Samuel Case, FISM News
For a second time, New York City has pushed back reopening classrooms over concerns of COVID-19 and struggles to find additional staffing. As of right now only kindergarteners and students with special needs will be allowed to return to class this coming Monday.
NBC News reports the city is attempting to increase the number of teachers by pulling adjuncts and graduates from the City University of New York (CUNY). Also, they will be making use of substitute teachers and others working for the Department of Education (DOE) in an attempt to ensure the 1.1 million students in the city don’t fall behind with their education. The city is looking to add 4,500 teachers to help with this school year.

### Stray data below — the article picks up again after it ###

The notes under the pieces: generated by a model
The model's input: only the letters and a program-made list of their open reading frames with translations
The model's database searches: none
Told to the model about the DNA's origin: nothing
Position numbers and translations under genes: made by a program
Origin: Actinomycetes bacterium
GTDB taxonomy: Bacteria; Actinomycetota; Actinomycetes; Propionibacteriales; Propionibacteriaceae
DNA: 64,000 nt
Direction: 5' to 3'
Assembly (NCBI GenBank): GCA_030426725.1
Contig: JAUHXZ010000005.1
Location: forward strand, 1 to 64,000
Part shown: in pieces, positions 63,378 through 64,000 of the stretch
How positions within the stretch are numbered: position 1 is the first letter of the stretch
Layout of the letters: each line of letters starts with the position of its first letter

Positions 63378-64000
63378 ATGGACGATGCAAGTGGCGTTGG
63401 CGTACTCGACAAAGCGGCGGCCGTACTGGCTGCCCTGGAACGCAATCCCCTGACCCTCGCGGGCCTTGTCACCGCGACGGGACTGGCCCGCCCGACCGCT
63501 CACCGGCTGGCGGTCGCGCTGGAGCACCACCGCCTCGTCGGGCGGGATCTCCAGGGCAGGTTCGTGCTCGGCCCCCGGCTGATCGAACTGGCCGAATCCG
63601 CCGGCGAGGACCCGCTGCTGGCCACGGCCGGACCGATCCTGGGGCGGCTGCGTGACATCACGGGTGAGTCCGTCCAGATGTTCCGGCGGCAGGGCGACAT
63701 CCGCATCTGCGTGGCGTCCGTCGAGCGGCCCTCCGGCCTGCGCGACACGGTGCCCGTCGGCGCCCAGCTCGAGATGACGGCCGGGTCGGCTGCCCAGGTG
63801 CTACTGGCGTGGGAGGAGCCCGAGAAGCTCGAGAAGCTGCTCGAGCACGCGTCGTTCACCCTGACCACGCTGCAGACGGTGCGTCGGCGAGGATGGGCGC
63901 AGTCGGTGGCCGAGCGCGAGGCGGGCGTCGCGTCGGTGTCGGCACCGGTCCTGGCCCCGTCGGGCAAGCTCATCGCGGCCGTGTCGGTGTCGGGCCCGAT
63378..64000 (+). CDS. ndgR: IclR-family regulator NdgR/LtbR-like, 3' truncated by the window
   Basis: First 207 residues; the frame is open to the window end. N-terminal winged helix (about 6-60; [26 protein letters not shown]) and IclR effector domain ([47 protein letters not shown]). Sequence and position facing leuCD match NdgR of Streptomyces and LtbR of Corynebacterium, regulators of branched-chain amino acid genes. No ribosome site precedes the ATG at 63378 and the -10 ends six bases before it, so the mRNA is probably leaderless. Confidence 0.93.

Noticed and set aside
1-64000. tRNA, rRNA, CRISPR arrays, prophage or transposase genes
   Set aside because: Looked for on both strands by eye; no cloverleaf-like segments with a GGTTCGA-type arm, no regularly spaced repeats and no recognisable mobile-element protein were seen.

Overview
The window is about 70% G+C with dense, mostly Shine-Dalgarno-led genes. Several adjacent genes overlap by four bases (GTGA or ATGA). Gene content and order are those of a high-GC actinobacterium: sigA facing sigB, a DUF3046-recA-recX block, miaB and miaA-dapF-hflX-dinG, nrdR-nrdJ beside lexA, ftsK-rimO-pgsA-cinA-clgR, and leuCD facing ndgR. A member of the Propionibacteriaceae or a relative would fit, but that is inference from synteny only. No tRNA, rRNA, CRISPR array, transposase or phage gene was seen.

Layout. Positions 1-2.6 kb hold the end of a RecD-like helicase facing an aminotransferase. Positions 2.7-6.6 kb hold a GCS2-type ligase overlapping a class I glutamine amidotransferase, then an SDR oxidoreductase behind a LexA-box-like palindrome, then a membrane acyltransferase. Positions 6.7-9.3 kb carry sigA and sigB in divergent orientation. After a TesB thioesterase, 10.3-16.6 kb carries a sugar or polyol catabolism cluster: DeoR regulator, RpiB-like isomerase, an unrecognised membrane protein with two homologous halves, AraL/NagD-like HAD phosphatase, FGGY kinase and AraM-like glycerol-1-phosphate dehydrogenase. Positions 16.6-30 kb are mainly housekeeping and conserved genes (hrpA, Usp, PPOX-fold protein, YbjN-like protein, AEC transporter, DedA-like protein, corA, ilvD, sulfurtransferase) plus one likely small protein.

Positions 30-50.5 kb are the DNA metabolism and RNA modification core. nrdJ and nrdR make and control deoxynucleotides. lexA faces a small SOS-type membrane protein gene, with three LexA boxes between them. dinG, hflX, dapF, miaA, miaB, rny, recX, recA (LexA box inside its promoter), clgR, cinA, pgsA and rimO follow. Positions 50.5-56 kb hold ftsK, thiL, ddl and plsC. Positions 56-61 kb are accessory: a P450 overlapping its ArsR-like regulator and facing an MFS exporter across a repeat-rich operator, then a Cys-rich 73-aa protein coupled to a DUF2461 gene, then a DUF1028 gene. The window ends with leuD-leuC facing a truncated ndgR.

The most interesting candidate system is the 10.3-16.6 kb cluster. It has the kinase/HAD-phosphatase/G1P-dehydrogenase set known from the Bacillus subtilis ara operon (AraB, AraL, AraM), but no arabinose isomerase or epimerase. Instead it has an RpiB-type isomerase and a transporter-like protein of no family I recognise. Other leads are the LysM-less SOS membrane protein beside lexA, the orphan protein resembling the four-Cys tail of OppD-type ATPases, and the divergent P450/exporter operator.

“We have, thank God, a number of different reservoirs of talented individuals ready to go. Several thousand who work for the DOE right now and other roles,” Mayor Bill de Blasio said. He explained CUNY is assisting the city find “graduate students, adjunct professors, people who know how to teach, people who are pursuing education degrees, young people who are planning to be teachers.”
While the teachers’ union may be pleased to find additional help, many parents and school officials are frustrated with another delay. Originally the school was intended to begin Sept. 10, this was later pushed to the 21st. Now Middle and High schoolers are scheduled to go back October 1st.
Sourced from Reuters American Wire, NBC, and the New York Post